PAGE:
The Cost of Enforcement

I wrote recently, on the Mishcon de Reya Data Matters blog, about whether BA and Marriott might actually avoid the fines the Information Commissioner’s Office (ICO) intends to serve on them. In that piece, I said

one has no doubt whatsoever that BA and Marriott will have had lawyers working extensively and aggressively on challenging the notices of intent.

With that in mind, it is interesting to note that, in commentary on recent management accounts, the ICO warns that

Legal expenses…are tracking at much higher levels than budgeted and are expected to be adverse to budget for the full financial year

Indeed, the ICO’s legal spend for this year is forecast to be £2.65m, against a budget of £1.98m. These sound like large sums (and of course they are), but, compared with the likely legal budgets of BA, or Marriott, or indeed, many other of the huge companies whose processing is potentially subject to enforcement action by ICO, they are tiny. Any large controller faced with a huge fine will almost inevitably spend large sums in challenging the action.

Query whether ICO can, realistically, actually afford to levy fines at the level GDPR envisages?

The views in this post (and indeed most posts on this blog) are my personal ones, and do not represent the views of any organisation I am involved with.

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Filed under Data Protection, enforcement, GDPR, Information Commissioner, monetary penalty notice

First prosecution under DPA 2018?

The Information Commissioner has successfully prosecuted a former Social Services Support Officer at Dorset County Council for an offence under section 170 of the Data Protection Act 2018 – I think that this is the first such prosecution under the 2018 Act. Section 170 is in broadly similar terms to section 55 of the Data Protection Act 1998, under which any number of prosecutions were brought for unlawfully obtaining (etc) personal data without the consent of the controller.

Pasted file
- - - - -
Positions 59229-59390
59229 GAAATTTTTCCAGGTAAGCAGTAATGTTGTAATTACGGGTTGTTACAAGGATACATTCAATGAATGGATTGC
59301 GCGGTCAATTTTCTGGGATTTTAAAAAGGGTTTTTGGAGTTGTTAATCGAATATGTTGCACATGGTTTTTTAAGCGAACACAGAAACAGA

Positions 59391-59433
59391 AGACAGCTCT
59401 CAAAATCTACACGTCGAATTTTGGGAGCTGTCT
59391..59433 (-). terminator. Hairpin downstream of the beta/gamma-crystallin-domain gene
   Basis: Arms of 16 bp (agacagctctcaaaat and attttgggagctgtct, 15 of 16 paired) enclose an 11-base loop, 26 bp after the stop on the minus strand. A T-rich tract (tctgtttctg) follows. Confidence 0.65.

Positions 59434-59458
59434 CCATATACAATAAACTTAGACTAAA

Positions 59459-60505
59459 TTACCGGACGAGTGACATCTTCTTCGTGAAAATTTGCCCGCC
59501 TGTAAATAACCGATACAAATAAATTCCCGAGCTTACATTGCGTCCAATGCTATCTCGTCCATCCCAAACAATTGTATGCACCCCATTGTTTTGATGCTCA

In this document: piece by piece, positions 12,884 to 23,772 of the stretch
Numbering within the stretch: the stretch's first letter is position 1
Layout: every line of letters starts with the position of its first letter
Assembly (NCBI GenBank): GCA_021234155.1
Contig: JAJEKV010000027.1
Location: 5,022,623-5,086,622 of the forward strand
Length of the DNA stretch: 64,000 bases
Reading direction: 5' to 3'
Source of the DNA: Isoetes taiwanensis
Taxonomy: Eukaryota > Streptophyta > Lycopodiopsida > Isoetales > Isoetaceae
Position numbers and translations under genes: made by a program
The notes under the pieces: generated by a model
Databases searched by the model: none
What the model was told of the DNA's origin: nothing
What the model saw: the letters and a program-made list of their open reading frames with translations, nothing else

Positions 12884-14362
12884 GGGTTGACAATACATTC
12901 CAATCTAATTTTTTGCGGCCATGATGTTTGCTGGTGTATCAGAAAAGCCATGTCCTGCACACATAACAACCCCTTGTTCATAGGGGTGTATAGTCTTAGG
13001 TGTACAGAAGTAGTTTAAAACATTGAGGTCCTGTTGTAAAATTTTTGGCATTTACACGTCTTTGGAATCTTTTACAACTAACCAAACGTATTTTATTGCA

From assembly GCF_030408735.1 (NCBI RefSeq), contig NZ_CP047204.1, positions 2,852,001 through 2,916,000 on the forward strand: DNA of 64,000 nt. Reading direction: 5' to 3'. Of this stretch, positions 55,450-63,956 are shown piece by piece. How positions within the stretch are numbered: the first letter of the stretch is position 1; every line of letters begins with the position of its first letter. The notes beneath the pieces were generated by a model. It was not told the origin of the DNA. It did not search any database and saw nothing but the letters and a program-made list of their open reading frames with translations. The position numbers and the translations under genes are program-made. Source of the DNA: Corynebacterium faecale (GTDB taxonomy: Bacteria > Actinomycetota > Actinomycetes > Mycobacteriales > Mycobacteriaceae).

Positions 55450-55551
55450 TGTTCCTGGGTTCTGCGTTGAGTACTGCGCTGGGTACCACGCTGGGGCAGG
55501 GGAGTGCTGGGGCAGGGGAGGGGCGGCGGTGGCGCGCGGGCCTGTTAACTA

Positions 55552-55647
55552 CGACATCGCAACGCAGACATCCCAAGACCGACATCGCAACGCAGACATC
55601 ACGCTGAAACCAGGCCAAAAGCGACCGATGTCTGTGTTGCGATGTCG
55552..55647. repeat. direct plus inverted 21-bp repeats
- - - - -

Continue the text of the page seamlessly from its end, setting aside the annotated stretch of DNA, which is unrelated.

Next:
Just as the 1998 Act did, the 2018 Act reserves such prosecutions to the Commissioner (except that they may also be brought by or with the consent of the Director of Public Prosecutions – see s197 of the 2018 Act).

What we have not yet seen is a prosecution of the “new” offence at section 170(1)(c) of retaining personal data (after obtaining it) without the consent of the person who was the controller when it was obtained. This is a most interesting provision – I have wondered whether the mischief it aims to address is that which arises when someone inadvertently obtains personal data (perhaps as a result of a mistake by the controller) but then refuses to hand it back. This is not an infrequent occurrence, and powers at civil law to address the issue are potentially complex and expensive to exercise. It will be interesting to see whether prosecutions in this regard emerge in due course.

The views in this post (and indeed most posts on this blog) are my personal ones, and do not represent the views of any organisation I am involved with.

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Filed under crime, Data Protection, Data Protection Act 2018, Information Commissioner

Sign-up available for Mishcon Data Matters blog

Just a very quick post to say that it is now possible to subscribe to the Mishcon de Reya Data Matters blog. I often post on there, as do several of my colleagues.

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Storm clouds

Another post by me on the Mishcon de Reya website: my crystal ball may be way off, but I wonder if genuine enforcement action might be on its way for AdTech and its biggest players.

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Filed under adtech, Data Protection, enforcement, GDPR, Information Commissioner

Whither the ICO fines for BA and Marriott?

I have a new post on the Mishcon de Reya website, asking what is happening regarding the notices of intent served some months ago on BA and Marriott Inc.

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Filed under Data Protection, GDPR, Information Commissioner, monetary penalty notice